It's a pretty sad day for freedom of speech and freedom of expression when you can't even put a piece of art up without its opponents being able to control themselves
Mr. Greg Taylor quoted in the Canberra Times newspaper 17 April 1995.
Here are two photos of a sculpture by Greg Taylor entitled Down by the Lake with Liz.
The sculpture caused considerable controversy during its short life. It portrayed a naked Queen Elizabeth and Prince Philip. It was part of a temporary outdoor exhibition and located on the shore of Lake Burley Griffin Canberra.
Behind and between the figures you may be able to see the flagpole of Australia's Parliament House. The figures face across the lake to Australia's War Memorial.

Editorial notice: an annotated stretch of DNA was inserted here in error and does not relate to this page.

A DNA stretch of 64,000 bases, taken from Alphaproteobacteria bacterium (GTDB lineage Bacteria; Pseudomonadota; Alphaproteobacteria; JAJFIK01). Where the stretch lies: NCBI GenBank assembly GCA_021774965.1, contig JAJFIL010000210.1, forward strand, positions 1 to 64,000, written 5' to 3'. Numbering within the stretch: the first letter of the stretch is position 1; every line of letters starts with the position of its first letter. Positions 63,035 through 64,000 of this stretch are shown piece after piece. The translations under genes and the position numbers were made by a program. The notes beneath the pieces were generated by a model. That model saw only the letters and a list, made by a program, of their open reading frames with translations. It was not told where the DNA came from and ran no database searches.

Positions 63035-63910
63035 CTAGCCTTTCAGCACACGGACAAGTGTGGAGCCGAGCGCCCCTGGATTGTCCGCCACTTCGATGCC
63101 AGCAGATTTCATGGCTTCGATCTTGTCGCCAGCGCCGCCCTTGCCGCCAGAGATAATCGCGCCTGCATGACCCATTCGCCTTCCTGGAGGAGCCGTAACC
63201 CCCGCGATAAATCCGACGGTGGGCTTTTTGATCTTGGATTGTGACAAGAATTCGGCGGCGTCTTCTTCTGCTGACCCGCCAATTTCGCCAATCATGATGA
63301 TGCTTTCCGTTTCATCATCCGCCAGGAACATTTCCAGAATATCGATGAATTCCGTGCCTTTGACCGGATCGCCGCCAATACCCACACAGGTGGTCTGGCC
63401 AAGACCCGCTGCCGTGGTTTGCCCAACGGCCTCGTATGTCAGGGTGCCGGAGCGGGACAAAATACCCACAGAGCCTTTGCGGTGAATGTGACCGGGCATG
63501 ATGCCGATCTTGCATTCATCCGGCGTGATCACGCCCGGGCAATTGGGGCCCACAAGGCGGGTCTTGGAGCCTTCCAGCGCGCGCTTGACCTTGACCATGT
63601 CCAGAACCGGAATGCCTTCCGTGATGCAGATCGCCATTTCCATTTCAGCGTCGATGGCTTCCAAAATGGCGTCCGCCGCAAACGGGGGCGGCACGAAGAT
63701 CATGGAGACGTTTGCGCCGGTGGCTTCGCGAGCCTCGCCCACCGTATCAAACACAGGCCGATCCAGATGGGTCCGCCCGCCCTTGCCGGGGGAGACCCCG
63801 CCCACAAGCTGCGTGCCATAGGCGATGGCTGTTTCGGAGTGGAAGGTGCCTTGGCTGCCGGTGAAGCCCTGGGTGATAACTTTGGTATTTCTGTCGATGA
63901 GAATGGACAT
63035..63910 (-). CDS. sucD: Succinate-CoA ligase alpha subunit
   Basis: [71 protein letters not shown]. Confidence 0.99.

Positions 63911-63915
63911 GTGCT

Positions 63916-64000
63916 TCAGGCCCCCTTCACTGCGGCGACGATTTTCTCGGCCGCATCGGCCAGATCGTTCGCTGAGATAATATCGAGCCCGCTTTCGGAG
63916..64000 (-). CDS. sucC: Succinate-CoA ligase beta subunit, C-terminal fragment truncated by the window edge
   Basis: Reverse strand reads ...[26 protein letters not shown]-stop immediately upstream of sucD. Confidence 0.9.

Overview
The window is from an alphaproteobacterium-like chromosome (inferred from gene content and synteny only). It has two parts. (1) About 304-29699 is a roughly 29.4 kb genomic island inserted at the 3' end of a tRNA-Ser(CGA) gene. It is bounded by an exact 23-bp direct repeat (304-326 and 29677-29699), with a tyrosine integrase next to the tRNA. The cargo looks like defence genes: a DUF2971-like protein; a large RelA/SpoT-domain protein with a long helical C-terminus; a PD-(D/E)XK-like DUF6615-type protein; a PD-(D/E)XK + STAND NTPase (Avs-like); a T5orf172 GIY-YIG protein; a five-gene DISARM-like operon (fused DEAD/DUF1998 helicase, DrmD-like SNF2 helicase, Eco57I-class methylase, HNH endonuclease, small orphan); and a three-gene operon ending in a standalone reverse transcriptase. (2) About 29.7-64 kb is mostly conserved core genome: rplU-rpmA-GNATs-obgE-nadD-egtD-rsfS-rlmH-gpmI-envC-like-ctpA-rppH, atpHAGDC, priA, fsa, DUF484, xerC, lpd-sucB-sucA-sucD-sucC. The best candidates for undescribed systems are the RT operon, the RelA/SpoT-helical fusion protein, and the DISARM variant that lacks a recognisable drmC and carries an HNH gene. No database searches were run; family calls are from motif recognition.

The sculpture was caught up in a national debate over the relevance of the monarchy to Australia.
The photos were taken on the morning of 14 April, a few days after the sculpture was erected. The head of the female figure had been stolen the previous night. Two days later the remains of the sculpture, by then extensively vandalised, were removed.
A few days before the ACS took part in a seminar in Parliament House on the appropriateness of regulation and censorship of the Internet. It is interesting to note that society is still trying to deal with these issues for a communications technology as old as sculpture.
This topic will form part of the closing address to the ACS Multinet'95 conference 13 May 1995.
This document designed by Tom Worthington of the Australian Computer Society.